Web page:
Oftentimes, male urinary incontinence can be either a short-term or long-term side effect of the treatment of cancer. It’s important for males to recognize that a diagnosis of prostate cancer or bladder cancer can mean that urinary incontinence may interrupt their lives for a certain amount of time. However, knowing as much as you can about your condition and the type of incontinence you may have will help you and your doctor find the best way to manage it.
Bladder cancer occurs more frequently in men than women; in fact, men are about 4 times more likely than women to be diagnosed. While the exact cause of bladder cancer is unknown, it occurs when abnormal cells grow and multiply, forming tumors in the bladder.
Some of the most common symptoms of bladder cancer include blood in the urine or frequent, painful urination. These are also both symptoms of a urinary tract infection, so if you are experiencing these symptoms but do not have a UTI, you should talk to a health professional about the possibility of bladder cancer.
The type of treatment you’ll receive will depend on the stage, type and grade of your bladder cancer. You may undergo surgery to remove the tumor or the bladder altogether, as well as chemotherapy and radiation therapy.
Bladder cancer incontinence can occur because the peripheral nerves that help control the way the bladder functions can be cut during surgery or damaged during radiation therapy.
Prostate cancer is common in men age 65 or older. It occurs when there is an abnormal growth of cells in the prostate gland, which sit just below the bladder and wraps around the urethra. Age, genetics and family history can all affect your chances of getting prostate cancer, as well as eating a diet high in fat.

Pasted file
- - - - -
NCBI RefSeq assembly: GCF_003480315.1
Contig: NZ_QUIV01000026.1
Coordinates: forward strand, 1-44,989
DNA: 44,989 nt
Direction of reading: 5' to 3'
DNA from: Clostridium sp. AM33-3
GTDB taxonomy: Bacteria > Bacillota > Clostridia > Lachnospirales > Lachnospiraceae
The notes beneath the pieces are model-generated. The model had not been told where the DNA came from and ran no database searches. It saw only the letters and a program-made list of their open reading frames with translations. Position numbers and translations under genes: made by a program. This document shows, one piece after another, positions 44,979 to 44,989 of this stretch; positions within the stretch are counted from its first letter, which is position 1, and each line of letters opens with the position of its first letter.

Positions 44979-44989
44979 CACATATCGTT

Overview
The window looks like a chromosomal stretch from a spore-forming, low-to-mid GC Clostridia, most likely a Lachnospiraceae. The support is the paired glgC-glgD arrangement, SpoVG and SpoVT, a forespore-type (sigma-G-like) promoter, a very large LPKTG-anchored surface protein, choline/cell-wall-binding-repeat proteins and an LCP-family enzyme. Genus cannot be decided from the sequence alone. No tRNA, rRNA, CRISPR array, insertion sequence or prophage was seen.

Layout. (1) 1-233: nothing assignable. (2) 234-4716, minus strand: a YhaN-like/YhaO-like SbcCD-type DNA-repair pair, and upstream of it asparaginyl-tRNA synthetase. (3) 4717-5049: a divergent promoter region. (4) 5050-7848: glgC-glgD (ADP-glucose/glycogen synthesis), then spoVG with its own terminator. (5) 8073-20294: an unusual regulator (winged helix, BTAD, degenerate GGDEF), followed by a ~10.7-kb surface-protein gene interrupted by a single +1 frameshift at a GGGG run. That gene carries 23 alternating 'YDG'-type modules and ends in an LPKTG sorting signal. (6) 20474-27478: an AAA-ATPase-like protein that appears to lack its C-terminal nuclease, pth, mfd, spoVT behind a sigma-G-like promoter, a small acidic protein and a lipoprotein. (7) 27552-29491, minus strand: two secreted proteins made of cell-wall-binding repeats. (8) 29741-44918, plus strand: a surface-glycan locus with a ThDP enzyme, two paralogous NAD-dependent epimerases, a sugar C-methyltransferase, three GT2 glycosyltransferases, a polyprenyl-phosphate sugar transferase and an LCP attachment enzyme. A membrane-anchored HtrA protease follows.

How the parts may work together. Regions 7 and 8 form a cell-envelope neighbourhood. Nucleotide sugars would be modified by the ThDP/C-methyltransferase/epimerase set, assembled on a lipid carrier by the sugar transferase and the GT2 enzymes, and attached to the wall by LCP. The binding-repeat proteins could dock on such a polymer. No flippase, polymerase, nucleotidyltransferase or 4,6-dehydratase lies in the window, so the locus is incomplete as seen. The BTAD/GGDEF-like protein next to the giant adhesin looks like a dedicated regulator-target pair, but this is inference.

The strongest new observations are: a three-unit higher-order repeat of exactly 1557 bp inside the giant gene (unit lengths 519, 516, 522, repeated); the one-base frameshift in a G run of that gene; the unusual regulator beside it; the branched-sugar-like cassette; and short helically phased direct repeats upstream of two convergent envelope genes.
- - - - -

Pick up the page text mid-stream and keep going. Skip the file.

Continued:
Male urinary incontinence is commonly associated with prostate cancer. An enlarged prostate can obstruct the urethra, causing issues with urination. Surgery to remove the prostate can then disrupt the way the bladder is able to hold urine or can damage the nerves the help control bladder function. When the urethra is exposed to radiation, it can become thinner and lose tissue layers, which can worsen over time and result in incontinence.
Stress incontinence is common for men to experience after treatment for prostate cancer, because radiation therapy has been known to result in increased urinary frequency and urgency.
Men’s Liberty can help with both bladder cancer incontinence and prostate cancer incontinence. Our alternative to a typical external catheter can help you regain your independence as well as reduce the risk of urinary tract infections and skin infections. Plus, it is covered by Medicare, Medicaid (in most states), VA/TriCare and most private insurances!
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